On Sunday, June 3, 2018, word of Wille Sundqvist’s passing made its way through the internet. I’m not usually personally affected by the passing of a celebrity, (yes, in my world Wille was a celebrity) but this one stung. It isn’t often that a lineage of inspiration and education is as clear as it is in the green woodworking world, and even less often is the alpha still walking among us. As before, I am smart enough to know when I’m not going to say it better than Peter Follansbee, so I’m not going to try.
There’s no exaggeration about Wille’s impact on so many of our woodworking trajectories … I’ve written and talked at length about what I often call “craft genealogy” and I trace mine back to a very simple event—Bill Coperthwaite bringing Wille Sundqvist down to meet Drew and Louise Langsner, c. 1976. That visit led to the creation of Country Workshops, where I often traveled to learn from Drew, Louise, Jennie Alexander, Jögge, Curtis Buchanan and Wille Sundqvist – and on & on.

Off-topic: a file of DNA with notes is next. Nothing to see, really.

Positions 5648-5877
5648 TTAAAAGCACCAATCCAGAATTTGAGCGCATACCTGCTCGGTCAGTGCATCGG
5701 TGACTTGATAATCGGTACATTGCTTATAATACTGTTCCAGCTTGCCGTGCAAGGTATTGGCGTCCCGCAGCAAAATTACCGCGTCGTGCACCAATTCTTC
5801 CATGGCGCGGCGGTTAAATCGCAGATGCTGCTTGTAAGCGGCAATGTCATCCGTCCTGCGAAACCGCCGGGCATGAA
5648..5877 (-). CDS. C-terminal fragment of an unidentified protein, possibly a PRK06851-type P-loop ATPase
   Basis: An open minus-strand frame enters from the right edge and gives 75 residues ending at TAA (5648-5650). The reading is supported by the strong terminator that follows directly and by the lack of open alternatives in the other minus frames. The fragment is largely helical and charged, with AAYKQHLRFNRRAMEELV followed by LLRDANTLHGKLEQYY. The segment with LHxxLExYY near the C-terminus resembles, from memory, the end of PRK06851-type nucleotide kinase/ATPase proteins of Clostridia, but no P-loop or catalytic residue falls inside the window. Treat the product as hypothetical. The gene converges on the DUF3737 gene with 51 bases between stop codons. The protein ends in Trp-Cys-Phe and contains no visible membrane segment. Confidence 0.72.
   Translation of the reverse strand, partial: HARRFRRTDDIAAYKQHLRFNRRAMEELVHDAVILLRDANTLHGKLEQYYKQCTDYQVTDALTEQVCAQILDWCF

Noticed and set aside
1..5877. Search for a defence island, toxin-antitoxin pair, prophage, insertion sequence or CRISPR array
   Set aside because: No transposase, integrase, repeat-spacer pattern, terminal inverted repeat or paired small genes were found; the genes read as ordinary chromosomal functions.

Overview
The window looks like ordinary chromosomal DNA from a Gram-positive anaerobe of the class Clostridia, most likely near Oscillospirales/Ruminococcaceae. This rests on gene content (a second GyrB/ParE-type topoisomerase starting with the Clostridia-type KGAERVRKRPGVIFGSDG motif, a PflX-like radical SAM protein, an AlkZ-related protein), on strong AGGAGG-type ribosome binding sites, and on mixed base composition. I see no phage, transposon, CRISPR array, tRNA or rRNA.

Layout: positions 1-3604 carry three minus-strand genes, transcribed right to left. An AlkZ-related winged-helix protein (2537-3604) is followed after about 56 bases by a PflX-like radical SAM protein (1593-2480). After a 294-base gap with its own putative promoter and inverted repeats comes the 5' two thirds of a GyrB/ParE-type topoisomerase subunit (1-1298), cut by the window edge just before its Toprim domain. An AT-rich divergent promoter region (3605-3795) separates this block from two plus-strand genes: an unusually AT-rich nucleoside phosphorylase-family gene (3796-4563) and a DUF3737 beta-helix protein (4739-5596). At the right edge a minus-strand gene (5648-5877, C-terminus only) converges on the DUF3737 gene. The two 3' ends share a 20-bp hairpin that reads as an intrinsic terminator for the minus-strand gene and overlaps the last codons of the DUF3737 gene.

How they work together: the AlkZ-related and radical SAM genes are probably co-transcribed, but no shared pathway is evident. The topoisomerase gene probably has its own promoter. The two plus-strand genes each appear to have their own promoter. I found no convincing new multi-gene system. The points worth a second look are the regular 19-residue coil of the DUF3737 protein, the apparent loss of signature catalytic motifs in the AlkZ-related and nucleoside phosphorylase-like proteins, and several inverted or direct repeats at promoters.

So, in honor of Wille, and in case some of our readers don’t know about the effect he had on the modern-day woodworking scene, I’ve dug through the archives and brought to light some work of Wille’s that hasn’t been posted online. The first, Carving a Dough Bowl – Using ax, adze, knife, and gouge (FWW #83), is an excerpt from his book Swedish Carving Techniques, first published in 1990. The second, Knife Work – Make the knife and carve a spoon (FWW #38) is written by Rick Mastelli, but the content is all Wille. I can’t be sure, but it’s probably taken from the same shoot that produced the astoundingly good video recently published on Country Workshop’s YouTube channel.
Finally, I’ll point you toward a couple of posts by Wille’s son, Joggé Sundqvist, who is doing more than his fair share of carrying the torch his father lit.
Published at Wed, 06 Jun 2018 15:07:57 +0000